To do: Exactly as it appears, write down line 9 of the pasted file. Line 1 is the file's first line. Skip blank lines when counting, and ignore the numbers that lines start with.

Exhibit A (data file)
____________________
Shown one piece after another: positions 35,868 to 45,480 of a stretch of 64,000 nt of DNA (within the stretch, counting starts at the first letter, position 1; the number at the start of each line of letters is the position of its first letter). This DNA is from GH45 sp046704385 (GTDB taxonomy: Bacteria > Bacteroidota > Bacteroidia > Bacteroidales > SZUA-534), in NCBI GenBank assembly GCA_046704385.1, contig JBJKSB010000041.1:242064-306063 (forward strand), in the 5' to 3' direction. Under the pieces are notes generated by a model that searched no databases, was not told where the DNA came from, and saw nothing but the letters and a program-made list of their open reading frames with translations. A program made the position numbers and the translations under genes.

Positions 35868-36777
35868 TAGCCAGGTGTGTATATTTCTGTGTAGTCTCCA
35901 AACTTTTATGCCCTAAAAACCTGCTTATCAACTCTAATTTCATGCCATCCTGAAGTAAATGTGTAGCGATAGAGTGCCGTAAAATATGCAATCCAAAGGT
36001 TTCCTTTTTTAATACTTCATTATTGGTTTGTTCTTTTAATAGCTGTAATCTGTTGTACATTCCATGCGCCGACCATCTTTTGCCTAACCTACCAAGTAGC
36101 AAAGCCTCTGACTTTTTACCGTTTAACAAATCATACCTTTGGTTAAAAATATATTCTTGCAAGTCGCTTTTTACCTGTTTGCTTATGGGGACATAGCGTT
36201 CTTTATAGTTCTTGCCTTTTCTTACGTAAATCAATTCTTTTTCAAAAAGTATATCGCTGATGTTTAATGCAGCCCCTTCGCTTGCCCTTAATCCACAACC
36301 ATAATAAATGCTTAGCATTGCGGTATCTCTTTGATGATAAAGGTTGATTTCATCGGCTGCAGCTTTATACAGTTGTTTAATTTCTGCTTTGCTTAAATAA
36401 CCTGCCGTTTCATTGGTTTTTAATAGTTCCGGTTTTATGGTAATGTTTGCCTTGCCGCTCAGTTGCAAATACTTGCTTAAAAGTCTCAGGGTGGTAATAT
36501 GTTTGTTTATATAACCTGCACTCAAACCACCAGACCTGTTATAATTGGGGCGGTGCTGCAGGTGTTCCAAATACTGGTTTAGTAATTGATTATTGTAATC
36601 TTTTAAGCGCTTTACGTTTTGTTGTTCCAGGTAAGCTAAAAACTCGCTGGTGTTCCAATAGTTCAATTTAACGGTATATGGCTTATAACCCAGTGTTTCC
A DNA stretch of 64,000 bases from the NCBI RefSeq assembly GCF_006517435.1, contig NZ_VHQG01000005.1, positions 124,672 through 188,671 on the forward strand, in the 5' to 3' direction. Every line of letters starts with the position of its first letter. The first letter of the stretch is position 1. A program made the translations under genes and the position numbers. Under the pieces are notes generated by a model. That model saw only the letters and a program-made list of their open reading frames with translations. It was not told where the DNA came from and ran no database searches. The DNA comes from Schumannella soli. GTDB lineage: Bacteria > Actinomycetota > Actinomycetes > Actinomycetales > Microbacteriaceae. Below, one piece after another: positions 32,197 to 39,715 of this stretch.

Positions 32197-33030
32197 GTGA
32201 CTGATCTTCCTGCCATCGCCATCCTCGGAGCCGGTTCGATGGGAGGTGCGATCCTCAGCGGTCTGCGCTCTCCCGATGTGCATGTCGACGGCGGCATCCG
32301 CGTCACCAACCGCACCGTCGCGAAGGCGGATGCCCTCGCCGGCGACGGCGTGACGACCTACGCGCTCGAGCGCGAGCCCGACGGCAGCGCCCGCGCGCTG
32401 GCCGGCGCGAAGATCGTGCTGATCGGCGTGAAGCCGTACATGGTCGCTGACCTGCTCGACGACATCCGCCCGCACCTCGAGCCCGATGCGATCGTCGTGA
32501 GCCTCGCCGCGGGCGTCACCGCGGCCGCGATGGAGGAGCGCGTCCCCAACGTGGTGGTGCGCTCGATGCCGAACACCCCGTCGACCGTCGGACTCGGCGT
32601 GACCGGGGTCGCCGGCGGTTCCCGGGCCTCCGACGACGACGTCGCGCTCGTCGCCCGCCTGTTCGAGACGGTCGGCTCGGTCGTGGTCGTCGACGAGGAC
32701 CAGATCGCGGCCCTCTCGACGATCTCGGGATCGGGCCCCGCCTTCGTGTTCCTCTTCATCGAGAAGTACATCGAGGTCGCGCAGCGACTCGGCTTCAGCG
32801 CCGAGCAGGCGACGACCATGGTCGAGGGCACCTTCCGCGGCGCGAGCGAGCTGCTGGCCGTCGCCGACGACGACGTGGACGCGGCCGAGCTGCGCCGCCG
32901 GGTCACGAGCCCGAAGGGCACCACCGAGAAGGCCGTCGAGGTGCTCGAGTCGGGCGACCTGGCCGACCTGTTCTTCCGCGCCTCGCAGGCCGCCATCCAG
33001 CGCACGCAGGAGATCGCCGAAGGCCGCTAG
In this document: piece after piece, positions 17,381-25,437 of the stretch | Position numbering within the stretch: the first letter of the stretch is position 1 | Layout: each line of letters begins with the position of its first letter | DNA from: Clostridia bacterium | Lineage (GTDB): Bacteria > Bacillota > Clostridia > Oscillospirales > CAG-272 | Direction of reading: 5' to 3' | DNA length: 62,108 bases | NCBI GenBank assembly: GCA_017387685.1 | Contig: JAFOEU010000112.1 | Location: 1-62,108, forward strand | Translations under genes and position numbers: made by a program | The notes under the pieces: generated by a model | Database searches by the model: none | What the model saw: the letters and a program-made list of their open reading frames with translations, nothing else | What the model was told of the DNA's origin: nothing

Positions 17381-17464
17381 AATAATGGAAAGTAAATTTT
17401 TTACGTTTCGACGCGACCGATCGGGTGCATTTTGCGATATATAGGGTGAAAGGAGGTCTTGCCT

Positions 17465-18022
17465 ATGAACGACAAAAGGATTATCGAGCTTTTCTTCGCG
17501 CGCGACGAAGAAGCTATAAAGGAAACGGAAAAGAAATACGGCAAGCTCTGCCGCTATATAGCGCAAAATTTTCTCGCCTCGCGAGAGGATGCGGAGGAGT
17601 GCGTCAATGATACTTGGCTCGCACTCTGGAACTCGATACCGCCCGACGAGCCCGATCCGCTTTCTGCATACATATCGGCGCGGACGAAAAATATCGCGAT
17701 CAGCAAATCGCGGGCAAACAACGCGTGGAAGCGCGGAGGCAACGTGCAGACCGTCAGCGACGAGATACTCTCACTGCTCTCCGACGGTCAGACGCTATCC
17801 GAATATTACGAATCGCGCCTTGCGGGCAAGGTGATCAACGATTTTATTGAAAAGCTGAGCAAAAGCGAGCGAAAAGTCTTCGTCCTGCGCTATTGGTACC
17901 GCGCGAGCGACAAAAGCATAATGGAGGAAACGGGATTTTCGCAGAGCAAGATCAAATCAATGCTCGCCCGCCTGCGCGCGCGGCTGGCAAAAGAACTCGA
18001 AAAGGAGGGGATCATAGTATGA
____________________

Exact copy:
36401 CCTGCCGTTTCATTGGTTTTTAATAGTTCCGGTTTTATGGTAATGTTTGCCTTGCCGCTCAGTTGCAAATACTTGCTTAAAAGTCTCAGGGTGGTAATAT